Research on environment effects on Iertility ..4

Research on environment effects on fertility ..4

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Research on environment effects on fertility ..4
Posted in 2017

Environmental and lifestyle effects on fertility in adulthood
The effects of photoperiod on humans are demonstrable, as testified by 'seasonal affective disorder'. This also extends to effects on fertility. The incidence of twins and the frequency of births both show seasonal trends (especially in Northern Europe, where photoperiodic changes are most extreme and result in a peak in spring births). This is not caused by a seasonal variation in sexual activity, as differences also occur in fertilization rates and embryo quality in women undergoing in vitro fertilization (IVF). Furthermore, sperm counts in men are consistently ~30% lower during the summer than in the winter. The latter effects could be caused by the higher summer temperature, which can impair sperm production and conception. However, temperature changes fail to account for all of the seasonal trends in births, especially in Northern Europe. Presumably, the seasonal changes are a distant echo from our seasonally breeding ancestors and reflect subtle changes in the hormone drive to the reproductive system.
Probably the most widespread environmental factor that reduces sperm counts in adult men is interference with the ability of the scrotum to cool the testes, as sperm production requires the testes to be 3–4 °C cooler than core body temperature. Interference with testicular cooling has even been shown to be an effective approach to male contraception. Although extremes of heat (for example, through occupational exposure) may pose mild risk to individuals, every-day lifestyle factors probably have more widespread effects. For example, immersion in moderately hot baths for more than 20 min will impair sperm production. Another threat comes from our increasingly sedentary habits at work and leisure (for example, sitting in front of a computer or driving). Continuous temperature monitoring has shown scrotal temperature increases by 1.7–2.2 °C within 2 h of starting to drive a car. A relationship between average daily scrotal temperature and sperm counts has been detected, and drivers are often identified as an occupation at risk of low sperm counts/infertility. The effect of sedentation is at its worst in paraplegic men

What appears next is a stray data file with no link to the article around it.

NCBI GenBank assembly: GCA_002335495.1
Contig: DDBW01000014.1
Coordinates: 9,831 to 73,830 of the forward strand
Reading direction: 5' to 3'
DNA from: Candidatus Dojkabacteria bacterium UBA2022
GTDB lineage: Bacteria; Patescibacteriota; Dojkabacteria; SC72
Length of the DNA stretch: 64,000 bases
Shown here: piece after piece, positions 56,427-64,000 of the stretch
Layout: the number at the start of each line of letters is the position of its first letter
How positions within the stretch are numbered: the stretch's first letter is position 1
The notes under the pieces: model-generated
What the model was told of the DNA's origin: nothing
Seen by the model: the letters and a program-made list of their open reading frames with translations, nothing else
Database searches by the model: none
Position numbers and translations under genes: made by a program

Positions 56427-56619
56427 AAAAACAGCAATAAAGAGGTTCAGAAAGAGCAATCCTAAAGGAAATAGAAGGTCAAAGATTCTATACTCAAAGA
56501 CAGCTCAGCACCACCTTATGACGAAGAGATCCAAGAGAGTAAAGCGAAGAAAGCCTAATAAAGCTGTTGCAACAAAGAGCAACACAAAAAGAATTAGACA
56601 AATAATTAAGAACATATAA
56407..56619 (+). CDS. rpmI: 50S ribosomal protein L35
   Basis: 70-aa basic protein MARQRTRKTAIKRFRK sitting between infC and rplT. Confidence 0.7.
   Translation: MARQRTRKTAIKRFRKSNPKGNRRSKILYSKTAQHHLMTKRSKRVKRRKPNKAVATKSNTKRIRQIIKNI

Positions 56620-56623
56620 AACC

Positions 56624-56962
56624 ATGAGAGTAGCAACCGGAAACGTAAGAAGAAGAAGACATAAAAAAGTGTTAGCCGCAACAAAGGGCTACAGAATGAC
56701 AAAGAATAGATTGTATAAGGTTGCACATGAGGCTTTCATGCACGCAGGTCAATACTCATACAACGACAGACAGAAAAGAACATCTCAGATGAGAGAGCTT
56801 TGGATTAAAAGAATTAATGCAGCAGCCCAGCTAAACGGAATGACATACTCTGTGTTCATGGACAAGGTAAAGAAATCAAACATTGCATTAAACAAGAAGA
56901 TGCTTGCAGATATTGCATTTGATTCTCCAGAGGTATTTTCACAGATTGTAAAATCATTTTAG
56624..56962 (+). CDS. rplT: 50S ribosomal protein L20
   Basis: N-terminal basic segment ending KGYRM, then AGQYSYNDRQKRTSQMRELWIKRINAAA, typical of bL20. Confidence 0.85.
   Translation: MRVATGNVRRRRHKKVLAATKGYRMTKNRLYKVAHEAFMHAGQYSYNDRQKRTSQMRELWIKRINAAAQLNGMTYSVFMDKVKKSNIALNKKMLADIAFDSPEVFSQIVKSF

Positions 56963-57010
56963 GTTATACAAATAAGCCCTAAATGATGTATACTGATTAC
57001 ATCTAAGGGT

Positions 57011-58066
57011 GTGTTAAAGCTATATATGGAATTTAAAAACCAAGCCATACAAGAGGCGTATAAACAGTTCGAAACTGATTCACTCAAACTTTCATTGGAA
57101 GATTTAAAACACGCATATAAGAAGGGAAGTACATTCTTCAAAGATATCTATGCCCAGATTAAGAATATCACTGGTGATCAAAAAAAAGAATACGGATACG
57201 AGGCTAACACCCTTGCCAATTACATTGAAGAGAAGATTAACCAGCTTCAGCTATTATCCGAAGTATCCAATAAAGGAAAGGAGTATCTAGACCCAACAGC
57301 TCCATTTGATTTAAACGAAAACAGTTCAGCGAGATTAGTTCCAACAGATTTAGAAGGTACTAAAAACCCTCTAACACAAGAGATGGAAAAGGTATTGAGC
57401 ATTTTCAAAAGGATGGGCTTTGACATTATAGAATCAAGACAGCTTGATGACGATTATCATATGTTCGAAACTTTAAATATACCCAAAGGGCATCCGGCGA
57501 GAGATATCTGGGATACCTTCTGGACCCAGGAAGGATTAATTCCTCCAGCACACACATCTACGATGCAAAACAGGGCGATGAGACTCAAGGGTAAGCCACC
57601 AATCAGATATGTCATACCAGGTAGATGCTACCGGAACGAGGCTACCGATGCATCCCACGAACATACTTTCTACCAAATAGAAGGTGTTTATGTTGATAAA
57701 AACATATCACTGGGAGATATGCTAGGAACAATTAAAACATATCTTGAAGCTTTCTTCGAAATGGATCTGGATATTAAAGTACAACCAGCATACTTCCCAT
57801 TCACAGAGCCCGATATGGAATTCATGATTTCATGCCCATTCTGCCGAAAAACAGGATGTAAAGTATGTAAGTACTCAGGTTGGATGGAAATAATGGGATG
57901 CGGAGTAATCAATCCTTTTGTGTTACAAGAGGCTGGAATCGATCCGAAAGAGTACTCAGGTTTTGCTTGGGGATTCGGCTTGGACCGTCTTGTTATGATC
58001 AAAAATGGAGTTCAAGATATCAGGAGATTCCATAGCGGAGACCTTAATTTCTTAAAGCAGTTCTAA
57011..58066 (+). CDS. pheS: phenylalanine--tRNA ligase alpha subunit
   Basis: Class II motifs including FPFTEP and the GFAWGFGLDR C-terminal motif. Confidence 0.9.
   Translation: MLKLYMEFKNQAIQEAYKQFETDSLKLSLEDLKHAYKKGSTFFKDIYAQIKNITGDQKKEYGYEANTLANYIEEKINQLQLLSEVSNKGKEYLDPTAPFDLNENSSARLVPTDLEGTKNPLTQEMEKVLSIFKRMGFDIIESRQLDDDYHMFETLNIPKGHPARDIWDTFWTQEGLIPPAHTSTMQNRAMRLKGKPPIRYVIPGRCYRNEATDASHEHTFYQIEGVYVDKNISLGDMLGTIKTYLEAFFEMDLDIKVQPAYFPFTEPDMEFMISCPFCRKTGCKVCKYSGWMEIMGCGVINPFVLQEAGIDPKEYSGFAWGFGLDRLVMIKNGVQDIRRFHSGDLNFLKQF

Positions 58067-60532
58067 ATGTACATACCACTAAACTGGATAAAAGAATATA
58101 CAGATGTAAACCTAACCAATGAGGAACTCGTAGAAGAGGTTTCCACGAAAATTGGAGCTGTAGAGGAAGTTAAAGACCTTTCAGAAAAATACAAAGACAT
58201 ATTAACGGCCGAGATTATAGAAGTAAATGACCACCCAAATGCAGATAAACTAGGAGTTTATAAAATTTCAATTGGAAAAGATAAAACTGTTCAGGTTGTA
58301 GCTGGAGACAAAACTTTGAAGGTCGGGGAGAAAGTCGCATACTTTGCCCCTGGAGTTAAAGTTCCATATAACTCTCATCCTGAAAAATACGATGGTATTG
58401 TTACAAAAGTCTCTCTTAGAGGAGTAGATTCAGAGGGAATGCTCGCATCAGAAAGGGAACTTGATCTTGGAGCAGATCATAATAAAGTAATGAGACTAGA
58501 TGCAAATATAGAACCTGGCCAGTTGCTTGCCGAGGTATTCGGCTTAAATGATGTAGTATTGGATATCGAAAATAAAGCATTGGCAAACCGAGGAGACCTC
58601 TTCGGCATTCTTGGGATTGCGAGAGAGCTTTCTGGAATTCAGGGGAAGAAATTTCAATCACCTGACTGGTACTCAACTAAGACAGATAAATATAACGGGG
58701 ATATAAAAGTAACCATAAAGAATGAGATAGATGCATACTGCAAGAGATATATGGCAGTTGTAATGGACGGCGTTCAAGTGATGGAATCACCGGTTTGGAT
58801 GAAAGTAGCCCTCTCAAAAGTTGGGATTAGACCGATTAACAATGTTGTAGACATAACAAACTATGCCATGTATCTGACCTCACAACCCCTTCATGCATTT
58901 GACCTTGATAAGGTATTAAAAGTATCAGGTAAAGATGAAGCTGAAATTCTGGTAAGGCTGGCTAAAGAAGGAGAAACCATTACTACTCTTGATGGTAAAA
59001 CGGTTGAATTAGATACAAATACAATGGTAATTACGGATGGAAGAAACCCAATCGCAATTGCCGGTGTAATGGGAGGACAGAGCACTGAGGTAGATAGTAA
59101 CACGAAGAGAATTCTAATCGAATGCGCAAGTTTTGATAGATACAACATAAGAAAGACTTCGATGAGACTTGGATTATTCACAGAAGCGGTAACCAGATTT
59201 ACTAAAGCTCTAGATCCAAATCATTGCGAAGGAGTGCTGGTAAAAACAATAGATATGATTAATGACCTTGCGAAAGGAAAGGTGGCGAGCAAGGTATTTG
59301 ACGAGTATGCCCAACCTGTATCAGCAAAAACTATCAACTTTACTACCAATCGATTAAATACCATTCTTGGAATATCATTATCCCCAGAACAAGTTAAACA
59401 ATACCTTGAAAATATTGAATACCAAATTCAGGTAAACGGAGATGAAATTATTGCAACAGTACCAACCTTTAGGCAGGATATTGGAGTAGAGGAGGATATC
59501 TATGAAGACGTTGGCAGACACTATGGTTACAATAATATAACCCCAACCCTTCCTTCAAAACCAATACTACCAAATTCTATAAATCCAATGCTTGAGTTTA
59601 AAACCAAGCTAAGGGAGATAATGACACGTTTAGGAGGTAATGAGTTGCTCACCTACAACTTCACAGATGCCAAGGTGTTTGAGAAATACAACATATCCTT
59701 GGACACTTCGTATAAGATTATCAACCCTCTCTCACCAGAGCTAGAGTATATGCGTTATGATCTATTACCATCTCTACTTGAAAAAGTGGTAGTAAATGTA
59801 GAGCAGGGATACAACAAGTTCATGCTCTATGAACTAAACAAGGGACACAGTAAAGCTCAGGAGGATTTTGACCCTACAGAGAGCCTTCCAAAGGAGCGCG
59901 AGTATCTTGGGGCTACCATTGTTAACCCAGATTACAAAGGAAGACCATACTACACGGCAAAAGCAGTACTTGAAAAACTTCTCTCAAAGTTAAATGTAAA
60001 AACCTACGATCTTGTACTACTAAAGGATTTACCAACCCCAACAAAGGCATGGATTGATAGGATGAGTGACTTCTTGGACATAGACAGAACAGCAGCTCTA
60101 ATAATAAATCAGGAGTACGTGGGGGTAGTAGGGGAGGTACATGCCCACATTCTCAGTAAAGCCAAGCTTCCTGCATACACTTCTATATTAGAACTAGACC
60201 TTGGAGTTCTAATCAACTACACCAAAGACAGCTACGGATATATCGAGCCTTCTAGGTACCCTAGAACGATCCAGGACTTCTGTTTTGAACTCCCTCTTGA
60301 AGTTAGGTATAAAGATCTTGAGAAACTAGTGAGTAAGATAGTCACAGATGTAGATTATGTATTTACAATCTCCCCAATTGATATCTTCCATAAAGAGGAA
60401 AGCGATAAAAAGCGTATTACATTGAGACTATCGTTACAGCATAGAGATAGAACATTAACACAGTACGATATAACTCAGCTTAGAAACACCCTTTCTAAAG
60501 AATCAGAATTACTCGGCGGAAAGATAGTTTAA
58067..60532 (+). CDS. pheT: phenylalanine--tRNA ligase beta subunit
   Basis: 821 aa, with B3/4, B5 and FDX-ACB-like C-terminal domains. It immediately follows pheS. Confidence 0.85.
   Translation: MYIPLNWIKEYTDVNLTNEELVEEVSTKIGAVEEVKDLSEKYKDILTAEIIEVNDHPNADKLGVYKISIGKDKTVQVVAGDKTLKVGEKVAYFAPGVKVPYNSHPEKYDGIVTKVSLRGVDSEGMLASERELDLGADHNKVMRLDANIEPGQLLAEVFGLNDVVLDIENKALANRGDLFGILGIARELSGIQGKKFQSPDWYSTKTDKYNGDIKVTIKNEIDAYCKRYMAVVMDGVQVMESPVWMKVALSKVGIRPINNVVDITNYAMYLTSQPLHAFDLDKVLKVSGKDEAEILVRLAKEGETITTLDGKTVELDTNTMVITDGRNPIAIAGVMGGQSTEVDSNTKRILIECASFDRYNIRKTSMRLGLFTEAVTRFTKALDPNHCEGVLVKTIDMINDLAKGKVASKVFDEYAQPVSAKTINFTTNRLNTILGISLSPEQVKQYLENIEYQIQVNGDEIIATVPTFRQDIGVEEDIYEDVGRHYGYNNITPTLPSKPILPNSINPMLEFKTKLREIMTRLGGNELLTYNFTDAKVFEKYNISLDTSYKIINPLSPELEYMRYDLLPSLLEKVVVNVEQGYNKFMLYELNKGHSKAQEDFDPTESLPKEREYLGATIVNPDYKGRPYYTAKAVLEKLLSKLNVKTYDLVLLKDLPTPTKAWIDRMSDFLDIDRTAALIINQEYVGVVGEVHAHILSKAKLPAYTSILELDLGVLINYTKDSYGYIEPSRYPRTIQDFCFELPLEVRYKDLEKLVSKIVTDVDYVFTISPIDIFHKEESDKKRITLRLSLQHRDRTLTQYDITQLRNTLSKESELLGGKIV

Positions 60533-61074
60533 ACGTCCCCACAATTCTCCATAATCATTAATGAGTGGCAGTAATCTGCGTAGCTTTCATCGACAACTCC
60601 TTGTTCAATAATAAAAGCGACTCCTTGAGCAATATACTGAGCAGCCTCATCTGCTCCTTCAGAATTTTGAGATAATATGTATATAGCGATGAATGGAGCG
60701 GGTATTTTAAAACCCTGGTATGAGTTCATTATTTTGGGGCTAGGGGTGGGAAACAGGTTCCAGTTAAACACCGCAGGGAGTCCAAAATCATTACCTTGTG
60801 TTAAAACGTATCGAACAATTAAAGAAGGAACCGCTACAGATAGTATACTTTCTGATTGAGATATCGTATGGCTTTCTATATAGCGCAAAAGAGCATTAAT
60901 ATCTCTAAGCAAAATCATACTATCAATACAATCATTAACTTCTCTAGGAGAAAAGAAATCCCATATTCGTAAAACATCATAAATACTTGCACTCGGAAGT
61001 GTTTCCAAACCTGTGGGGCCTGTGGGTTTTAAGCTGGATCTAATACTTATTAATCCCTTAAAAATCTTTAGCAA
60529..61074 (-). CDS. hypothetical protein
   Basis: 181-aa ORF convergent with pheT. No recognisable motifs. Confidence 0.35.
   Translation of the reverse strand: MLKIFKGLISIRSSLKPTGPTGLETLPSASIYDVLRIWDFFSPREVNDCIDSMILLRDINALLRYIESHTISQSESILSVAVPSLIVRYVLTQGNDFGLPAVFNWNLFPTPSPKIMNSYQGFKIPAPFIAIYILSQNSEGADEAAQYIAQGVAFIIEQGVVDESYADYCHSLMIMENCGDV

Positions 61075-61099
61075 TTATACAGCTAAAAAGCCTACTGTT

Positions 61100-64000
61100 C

My advise
1....  Our environment plays major role on our health including fertility
2....  We are using cell phones which emit radiation and decreases fertility in male n female
3...   The persons working in chemical industries or residing near to chemical industries decreases their fertility
4....  Pollution also negatively effect on fertility
5....  If you are working in chemical industries tell your management to put small plants around the industries will to get fresh oxygen which nullify negative effect on your health.. 
6....  Put small plants in your house to get fresh oxygen
7...   Leave smoking, alcohol, ghutka .............habits
8...   As possible as stay away from cell phone as cell phone radiation will diminish your sperm or eggs quality

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